Urban density: Difference between revisions

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→‎Sustainability: A self-published opinionated unreliable "source" that doesn't even work anymore.
(→‎Sustainability: A self-published opinionated unreliable "source" that doesn't even work anymore.)
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The link between urban density and aspects of [[sustainability]] remains a contested area of planning theory.<ref>{{Cite journal|title =Spatial Distribution of U.S. Household Carbon Footprints Reveals Suburbanization Undermines Greenhouse Gas Benefits of Urban Population Density|last = Jones|first = Christopher|year=2014 |volume=48 |issue=2 |pages=895–902 |journal = Environmental Science and Technology |doi = 10.1021/es4034364 |pmid = 24328208}}</ref> [[Jan Gehl]], prominent Urban Designer and expert on [[sustainable urbanism]], argues that low-density, dispersed cities are unsustainable as they are [[Automobile dependency|automobile dependent]]. NASA, for example, has established a direct correlation between urban density and air pollution.<ref>{{Cite web|url=https://www.nasa.gov/content/goddard/nasa-scientists-relate-urban-population-to-air-pollution/|title=NASA scientists relate urban population to air pollution|last=|first=|date=2013|website=NASA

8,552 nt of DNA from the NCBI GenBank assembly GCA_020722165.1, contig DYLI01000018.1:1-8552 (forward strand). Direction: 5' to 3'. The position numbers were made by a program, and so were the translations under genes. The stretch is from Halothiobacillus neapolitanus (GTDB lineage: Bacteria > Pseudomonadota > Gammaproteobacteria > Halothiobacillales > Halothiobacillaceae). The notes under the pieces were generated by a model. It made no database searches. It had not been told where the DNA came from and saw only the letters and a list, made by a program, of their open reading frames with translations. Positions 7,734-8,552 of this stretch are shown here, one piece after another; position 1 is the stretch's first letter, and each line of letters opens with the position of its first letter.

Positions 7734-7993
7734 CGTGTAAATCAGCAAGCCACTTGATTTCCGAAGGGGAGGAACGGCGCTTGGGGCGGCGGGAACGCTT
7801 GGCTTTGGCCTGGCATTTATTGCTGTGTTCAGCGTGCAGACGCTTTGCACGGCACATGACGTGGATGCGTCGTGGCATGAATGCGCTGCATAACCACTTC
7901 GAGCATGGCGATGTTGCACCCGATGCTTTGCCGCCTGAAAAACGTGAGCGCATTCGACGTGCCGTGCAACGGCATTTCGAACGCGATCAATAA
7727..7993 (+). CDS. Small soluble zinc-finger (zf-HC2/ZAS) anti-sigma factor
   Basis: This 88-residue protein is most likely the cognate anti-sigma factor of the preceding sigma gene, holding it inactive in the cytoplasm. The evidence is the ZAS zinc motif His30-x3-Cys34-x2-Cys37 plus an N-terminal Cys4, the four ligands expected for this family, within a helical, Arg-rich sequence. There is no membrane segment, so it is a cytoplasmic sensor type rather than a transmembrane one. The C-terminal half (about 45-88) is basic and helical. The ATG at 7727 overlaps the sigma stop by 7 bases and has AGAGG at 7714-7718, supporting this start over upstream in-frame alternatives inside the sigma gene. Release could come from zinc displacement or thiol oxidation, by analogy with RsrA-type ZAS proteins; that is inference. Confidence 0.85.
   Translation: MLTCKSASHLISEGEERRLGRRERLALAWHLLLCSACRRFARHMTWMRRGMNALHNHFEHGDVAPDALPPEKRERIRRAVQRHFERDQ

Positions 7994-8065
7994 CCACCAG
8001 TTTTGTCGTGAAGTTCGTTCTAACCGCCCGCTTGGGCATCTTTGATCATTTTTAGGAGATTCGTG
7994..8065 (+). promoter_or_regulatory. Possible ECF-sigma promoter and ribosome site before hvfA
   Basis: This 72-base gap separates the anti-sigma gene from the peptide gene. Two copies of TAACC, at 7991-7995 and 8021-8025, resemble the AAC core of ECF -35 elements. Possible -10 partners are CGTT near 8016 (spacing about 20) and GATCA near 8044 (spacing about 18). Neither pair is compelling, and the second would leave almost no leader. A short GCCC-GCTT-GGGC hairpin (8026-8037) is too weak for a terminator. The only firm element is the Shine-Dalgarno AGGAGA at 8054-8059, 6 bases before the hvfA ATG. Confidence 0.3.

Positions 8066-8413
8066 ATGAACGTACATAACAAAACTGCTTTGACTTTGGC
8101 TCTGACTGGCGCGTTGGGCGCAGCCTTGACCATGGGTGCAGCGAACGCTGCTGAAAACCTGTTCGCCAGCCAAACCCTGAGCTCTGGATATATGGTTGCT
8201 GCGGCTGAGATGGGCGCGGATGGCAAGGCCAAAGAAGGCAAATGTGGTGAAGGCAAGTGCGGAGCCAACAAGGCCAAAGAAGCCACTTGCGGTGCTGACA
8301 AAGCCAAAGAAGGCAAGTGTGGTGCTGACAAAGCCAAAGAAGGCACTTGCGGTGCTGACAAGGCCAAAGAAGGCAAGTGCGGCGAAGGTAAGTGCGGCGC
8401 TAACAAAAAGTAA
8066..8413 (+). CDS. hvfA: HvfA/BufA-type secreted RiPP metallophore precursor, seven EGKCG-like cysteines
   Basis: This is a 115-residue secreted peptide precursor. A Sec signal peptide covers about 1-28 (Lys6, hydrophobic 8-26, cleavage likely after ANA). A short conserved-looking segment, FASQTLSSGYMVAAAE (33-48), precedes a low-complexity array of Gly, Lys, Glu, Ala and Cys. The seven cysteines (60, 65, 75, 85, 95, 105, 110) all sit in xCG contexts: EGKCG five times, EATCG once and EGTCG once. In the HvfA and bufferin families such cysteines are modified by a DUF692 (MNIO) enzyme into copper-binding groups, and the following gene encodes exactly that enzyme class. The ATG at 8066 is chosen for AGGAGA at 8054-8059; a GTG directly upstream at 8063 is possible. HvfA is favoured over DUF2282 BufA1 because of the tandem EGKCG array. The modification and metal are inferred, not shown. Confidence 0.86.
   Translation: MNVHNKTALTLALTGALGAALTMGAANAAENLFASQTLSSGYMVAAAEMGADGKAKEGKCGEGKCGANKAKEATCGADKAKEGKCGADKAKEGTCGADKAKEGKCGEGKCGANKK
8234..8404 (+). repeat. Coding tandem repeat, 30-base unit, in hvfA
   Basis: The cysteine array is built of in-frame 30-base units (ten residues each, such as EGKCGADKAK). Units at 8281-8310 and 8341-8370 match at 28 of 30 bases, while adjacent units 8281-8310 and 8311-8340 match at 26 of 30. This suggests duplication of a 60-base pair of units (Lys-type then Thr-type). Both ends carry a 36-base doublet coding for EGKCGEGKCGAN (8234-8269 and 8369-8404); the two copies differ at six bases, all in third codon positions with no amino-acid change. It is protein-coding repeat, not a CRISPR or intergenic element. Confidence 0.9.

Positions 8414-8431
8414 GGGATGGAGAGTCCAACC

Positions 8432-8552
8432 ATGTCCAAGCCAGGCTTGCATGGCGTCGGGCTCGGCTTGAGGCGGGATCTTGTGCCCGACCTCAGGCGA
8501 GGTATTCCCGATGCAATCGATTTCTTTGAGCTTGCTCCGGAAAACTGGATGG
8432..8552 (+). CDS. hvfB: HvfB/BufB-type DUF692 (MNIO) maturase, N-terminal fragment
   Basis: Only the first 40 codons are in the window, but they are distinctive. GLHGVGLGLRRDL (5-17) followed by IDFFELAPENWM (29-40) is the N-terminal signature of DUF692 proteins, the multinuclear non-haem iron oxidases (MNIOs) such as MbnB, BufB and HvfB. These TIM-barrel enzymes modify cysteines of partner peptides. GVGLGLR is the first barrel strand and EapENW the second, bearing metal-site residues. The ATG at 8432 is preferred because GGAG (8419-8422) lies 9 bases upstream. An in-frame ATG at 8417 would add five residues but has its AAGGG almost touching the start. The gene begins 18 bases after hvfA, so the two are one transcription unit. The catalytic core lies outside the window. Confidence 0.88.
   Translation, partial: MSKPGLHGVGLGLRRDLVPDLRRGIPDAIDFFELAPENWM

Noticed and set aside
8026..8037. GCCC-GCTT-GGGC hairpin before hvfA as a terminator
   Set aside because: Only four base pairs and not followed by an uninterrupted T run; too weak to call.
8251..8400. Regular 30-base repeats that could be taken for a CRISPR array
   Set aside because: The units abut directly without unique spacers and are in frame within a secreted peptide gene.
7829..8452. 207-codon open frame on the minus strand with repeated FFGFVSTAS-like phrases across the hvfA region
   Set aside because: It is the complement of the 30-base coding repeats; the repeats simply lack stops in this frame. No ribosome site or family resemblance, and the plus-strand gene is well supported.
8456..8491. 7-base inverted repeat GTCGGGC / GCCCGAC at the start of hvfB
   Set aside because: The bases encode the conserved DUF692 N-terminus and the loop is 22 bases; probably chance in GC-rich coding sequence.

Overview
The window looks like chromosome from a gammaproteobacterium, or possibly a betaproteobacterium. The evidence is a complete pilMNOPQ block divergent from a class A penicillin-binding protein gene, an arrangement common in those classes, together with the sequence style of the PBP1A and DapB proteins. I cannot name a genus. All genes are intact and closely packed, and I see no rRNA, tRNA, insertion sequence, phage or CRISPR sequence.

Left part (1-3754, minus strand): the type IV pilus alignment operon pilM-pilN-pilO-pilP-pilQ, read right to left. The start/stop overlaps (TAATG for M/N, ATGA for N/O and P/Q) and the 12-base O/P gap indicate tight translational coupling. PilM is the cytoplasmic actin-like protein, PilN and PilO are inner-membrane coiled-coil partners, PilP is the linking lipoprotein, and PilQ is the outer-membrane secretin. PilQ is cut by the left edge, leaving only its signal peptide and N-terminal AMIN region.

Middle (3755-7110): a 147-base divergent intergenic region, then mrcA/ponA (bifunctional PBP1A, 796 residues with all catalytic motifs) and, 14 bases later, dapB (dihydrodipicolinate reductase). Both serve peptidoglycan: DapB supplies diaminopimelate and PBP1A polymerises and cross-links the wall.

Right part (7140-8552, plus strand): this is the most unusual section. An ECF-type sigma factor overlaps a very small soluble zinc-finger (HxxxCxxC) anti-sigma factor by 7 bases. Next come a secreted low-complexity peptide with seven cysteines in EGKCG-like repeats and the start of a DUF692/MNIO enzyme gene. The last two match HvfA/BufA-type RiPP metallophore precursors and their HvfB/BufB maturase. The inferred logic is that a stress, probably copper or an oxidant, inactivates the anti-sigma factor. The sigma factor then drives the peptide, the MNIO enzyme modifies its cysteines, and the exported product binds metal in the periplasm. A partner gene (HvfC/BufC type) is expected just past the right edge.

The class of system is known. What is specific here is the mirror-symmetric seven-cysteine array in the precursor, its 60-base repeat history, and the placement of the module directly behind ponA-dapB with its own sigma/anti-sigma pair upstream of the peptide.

s Earth Science News Team|doi=10.1016/j.jul.2019.08.006|archive-url=|archive-date=|dead-url=|access-date=2019-07-09}}</ref> Others, such as Randy O'Toole of the [[Libertarianism|Libertarian]] [[Cato Institute]], point to how raising densities results in more expensive real estate, greater road congestion and more localized air pollution. Others counter that traffic congestion is a result not of population density but of parking capacity.<ref>{{cite web |title=More density does not equal more [car] traffic |author=Jacobsen, Shaun |date={{date|2014-01-14|iso}} |quote=...tall buildings don’t create traffic. Cars create traffic. If we want less [automobile] traffic on the streets, we need to build less capacity for them, including parking. |url=http://transitized.com/2014/01/14/density-equal-car-traffic/ |publisher=Transitized}}</ref> At a broader level, there is evidence to indicate a strong negative correlation between the total energy consumption of a city and its overall urban density, i.e. the lower the density, the more energy consumed.<ref>
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